The use of human embryonic stem cells raises some difficult questions that have created barriers:
- When does life begin? Is it at fertilization, in the womb, or at birth?
- Does a human embryo have the same moral standing and rights as a birthed human baby?
- If the embryonic stem cells are differentiated and used as medical treatment, is the embryo really destroyed?
How do we make the best, sound ethical decisions?
To make the best ethical decisions regarding the use of any human materials, the benefits to the population as a whole should be great enough to justify the use of human tissue. Also, informed consent is an essential component to harvesting the tissue. Tissue should be used with dignity and respect.
With regards to embryonic stem cell research and medical treatment, there are several federal regulations that ensure that the use of stem cells is done with the highest moral standards, including:
- No embryos will be used after they reach 14 days of maturity.
- Only “leftover” IVF embryos shall be used.
- Embryos will not be created for the purposes of research or medical treatment.
- Human cloning is expressly banned.
- Informed consent must be obtained by the parents with a full understanding of what the embryo will be used for.
What are the alternatives?
Objectors to the use of embryonic stem cells for any purpose other than growing human life argue that there are alternatives for collecting and using stem cells rather than using embryos.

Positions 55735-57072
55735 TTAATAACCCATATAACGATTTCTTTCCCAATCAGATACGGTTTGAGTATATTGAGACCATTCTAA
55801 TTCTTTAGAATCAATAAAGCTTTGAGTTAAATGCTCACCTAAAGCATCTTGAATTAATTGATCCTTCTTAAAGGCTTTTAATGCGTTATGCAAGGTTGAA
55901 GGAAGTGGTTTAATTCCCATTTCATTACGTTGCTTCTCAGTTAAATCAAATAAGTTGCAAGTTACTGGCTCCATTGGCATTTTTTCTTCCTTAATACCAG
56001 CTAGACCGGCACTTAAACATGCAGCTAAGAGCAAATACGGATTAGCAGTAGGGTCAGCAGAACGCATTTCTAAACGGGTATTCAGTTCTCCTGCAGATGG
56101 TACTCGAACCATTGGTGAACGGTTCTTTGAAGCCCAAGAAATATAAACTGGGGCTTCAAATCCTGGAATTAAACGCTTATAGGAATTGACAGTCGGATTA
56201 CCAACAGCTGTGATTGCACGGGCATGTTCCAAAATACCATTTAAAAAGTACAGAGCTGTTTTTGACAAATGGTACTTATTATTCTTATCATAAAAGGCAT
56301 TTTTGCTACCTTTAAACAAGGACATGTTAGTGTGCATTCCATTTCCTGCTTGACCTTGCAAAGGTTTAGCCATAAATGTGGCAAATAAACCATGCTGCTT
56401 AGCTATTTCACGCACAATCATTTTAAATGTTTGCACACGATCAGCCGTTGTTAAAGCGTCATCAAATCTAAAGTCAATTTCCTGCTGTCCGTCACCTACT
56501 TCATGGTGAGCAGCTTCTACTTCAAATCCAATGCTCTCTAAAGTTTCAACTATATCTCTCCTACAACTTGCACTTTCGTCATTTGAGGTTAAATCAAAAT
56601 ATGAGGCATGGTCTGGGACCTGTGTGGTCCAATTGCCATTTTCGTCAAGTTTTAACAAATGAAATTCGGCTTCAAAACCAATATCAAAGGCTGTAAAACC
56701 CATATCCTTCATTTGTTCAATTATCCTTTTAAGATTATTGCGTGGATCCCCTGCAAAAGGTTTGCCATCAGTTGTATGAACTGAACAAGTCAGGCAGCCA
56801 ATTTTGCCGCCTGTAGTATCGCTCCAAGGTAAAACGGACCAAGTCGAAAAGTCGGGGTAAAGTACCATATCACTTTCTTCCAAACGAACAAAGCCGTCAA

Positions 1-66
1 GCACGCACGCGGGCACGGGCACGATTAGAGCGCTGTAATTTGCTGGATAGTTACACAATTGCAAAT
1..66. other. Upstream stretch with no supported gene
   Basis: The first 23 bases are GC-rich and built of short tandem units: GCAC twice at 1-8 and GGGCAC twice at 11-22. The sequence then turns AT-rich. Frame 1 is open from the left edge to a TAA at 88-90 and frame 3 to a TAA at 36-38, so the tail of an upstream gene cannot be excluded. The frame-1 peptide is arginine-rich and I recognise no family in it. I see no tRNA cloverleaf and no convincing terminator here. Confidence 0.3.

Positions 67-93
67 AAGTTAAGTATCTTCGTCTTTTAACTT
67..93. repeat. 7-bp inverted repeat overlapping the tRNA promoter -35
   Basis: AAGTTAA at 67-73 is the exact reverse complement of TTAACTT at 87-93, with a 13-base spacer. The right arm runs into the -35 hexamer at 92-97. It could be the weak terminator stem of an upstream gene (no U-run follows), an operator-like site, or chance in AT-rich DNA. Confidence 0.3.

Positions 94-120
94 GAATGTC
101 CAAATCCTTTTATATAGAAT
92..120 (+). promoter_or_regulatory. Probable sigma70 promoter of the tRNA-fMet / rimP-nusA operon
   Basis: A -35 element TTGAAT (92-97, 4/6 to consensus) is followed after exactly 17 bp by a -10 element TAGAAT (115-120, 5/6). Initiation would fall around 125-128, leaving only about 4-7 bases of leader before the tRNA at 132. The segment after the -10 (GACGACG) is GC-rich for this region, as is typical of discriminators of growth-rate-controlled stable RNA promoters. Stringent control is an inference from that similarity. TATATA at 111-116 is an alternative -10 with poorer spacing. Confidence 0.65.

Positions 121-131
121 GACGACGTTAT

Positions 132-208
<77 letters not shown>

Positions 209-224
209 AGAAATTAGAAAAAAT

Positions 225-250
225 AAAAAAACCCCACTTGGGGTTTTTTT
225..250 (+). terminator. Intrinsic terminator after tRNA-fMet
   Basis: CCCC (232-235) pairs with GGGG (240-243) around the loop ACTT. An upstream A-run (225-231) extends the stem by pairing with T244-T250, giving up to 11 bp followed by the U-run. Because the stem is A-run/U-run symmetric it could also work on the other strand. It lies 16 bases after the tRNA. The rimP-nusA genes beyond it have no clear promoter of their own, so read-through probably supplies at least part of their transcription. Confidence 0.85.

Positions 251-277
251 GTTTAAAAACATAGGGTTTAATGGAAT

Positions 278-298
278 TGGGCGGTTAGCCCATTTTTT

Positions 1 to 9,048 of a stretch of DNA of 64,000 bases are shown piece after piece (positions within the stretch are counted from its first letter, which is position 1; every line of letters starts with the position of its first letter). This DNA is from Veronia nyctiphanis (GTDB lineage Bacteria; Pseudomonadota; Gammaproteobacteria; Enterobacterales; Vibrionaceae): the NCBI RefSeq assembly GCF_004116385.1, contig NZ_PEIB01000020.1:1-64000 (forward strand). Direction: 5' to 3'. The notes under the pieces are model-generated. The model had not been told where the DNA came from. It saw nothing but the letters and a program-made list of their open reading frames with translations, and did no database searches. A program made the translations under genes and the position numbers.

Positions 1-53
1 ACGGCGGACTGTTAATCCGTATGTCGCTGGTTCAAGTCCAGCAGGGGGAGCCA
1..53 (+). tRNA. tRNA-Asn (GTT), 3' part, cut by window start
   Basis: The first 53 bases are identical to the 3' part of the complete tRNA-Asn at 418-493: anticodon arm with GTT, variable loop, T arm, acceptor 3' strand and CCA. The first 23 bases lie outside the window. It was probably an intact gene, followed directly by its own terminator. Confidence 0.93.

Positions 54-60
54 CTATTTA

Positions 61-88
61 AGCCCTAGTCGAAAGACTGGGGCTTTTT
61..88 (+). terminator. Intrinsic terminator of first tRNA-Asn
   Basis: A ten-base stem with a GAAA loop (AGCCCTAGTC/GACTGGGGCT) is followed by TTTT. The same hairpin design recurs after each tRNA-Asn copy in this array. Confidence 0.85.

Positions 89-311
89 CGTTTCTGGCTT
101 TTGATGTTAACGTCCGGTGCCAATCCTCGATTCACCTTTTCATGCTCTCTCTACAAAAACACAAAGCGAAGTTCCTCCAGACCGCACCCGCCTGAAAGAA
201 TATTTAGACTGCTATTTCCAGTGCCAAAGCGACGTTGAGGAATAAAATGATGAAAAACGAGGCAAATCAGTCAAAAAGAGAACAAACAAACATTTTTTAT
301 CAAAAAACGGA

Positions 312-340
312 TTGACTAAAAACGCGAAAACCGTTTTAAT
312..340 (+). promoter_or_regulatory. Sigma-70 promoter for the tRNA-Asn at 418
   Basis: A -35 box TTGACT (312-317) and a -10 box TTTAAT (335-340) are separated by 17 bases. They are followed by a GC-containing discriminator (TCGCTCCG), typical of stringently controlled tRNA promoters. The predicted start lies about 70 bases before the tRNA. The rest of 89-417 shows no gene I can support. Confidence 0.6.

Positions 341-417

Adult stem cells are another viable option and one that is used routinely. A small number of stem cells can be found in adult tissues, such as bone marrow or fat, but they have a very limited ability to differentiate. Adult stem cells found in bone marrow were once believed to only be able to generate blood cells; however, recent research has proven they are capable of much more than that.
One of the main barriers to using adult stem cells as the gold standard is they have less capacity for manipulation and have been exposed to environmental hazards over the lifetime of the adult.
While harvesting stem cells from an adult invites less controversy, it is important to understand that using a patient’s own cells as treatment is not always the best method. However, in sports medicine, adult stem cells are used successfully to help heal tendons, ligaments, muscle, cartilage, and bone. Stem cells are harvested from a patient, manipulated in a lab, and then injected into the injured area.
At Stem Cell Carolina, we provide stem cell therapy in Charlotte, NC. We use ethically sound methods to collect and use stem cells to treat a variety of conditions including chronic joint pain and sports injuries.
For more information about our methods or how you can benefit from the process, contact our knowledgeable stem cell treatment professionals today!